The developments are too rapid to have much considered to say but it seems clear that there are new features to this uprising.  The role of Wikileaks in showing that the US diplomats didn’t view the political economy of the place much differently than the people in the street.   Nor is this a “colour revolution” of the type from the mid 2000s — it’s not that organized or branded.  And for the first time in a long time, a decision for European and Arab governments about government legitimacy in their own backyard — and how to handle graceful retirement for the former incumbent.  At least two imponderables: the reaction of overseas Tunisians, who would have been forgiven for wondering if things would ever change, and the spillover to Egypt, where some of the political features are similar and succession is already, obliquely, in the air.

1 thought on “Tunisia

  1. “…Perhaps the greatest fear among the political elite is that the social explosion in Tunisia and Algeria will ignite similar protests in Egypt—the giant of the region. Its population of 77 million is more than twice that of other North African countries and it is much poorer than either Tunisia or Algeria. Some 44 percent of the population live on less than $2 a day and free market economic measures have widened the gulf between rich and poor. Last year there were significant political demonstrations against the long-running state of emergency.”

    “The concessions that have been made have little substance. Even as Ben Ali was promising to release prisoners, the leader of the Workers’ Communist Party of Tunisia, Hamma Hammami, was abducted from his home. No one should have any faith in the good intentions of corrupt regimes, which have consistently maintained their rule by police state methods. Instead, every effort should be made to spread the protests internationally. There is no reason to confine them within borders that were the arbitrary creation of colonialism.”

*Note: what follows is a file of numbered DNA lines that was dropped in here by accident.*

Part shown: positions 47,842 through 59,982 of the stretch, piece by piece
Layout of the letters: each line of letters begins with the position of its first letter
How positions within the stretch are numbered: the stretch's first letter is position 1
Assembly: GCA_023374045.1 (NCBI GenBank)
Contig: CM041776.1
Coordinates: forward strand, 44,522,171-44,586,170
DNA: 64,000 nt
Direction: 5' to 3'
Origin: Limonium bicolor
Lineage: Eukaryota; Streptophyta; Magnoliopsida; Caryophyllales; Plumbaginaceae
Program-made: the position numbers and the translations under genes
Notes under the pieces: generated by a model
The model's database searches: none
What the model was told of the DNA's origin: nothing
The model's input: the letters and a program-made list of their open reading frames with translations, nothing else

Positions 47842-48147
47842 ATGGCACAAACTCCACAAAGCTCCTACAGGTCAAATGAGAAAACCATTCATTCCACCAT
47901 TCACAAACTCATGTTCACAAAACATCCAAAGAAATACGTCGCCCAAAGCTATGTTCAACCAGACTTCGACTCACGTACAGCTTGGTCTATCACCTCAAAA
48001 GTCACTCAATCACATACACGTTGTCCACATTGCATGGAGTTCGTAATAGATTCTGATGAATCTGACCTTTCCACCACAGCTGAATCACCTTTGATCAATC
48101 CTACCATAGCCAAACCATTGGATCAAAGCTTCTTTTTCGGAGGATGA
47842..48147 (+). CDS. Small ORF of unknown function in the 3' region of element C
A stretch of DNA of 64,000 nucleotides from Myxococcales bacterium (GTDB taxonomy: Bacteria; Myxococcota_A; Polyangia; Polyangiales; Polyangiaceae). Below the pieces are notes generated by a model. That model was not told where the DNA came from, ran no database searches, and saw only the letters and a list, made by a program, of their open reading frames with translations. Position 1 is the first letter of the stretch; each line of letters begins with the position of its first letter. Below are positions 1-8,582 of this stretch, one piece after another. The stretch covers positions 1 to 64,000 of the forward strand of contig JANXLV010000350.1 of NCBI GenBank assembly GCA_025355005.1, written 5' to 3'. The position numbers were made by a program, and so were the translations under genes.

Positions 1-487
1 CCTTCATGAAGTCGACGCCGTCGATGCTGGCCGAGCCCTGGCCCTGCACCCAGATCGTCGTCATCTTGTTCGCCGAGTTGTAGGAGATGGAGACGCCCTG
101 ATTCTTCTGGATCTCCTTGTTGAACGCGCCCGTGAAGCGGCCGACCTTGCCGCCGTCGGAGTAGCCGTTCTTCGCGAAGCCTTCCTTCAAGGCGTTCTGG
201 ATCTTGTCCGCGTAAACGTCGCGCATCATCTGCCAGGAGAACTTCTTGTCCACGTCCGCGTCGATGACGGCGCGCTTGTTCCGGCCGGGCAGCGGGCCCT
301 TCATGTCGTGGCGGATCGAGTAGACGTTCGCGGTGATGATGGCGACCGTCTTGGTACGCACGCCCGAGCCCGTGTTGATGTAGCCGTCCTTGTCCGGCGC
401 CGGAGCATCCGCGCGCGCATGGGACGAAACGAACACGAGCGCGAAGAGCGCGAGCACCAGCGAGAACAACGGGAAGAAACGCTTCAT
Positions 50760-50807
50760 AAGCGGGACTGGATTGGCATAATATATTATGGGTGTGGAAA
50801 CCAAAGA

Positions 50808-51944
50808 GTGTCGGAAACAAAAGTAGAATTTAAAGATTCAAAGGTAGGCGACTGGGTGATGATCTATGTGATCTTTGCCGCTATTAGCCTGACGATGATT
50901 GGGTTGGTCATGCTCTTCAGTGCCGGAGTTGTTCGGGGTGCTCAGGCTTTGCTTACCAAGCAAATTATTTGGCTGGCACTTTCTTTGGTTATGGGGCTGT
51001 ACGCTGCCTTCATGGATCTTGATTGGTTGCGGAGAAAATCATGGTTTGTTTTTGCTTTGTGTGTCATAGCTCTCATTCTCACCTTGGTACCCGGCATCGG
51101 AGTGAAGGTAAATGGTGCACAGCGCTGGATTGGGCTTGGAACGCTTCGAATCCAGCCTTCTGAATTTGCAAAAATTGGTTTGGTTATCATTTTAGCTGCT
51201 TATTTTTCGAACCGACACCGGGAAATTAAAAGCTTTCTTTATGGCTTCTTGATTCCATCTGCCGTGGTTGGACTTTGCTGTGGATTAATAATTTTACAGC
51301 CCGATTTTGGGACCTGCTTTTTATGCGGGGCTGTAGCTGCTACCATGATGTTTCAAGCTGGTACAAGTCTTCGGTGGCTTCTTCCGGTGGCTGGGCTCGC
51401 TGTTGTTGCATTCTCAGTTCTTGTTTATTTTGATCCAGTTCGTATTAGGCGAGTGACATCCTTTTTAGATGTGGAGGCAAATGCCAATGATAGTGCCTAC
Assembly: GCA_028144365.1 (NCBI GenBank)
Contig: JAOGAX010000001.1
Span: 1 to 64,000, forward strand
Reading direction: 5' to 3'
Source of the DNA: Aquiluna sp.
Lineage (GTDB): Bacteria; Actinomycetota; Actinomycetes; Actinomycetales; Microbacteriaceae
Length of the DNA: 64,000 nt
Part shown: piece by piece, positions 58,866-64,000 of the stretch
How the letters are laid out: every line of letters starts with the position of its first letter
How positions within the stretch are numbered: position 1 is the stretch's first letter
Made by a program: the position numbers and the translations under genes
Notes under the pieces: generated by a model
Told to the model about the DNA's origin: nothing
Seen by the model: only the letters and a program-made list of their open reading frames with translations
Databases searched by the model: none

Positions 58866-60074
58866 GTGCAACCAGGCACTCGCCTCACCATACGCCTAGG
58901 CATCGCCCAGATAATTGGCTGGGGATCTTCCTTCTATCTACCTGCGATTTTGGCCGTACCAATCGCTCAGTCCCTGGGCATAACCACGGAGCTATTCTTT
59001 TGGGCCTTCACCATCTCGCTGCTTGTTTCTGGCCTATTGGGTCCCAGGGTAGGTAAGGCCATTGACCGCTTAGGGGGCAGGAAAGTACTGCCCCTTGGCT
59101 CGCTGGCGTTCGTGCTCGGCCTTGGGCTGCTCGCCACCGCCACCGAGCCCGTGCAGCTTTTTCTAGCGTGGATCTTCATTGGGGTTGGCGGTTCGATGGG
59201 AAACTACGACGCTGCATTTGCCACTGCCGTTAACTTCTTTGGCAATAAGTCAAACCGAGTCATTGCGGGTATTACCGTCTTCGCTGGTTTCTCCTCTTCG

The social explosion in Tunisia and Algeria and the murderous response of both governments demonstrates once again the inability of the national bourgeoisie to secure genuine liberation from imperialism, or to even begin to meet the democratic and social aspirations of the workers and peasants. Instead, Tunisia has remained closely tied to France, its former colonial master, and is run as a fiefdom of the “First Family”. Algeria, which gained its independence through a bitter liberation struggle led by the Front de Libération Nationale (FLN), has ended up as a no less repressive and exploitative regime. President Abdelaziz Bouteflika may still invoke the memory of past struggles, but only so as to legitimise the bourgeoisie’s monopoly over the country’s oil and natural gas wealth while the people starve….”–Ann Talbot


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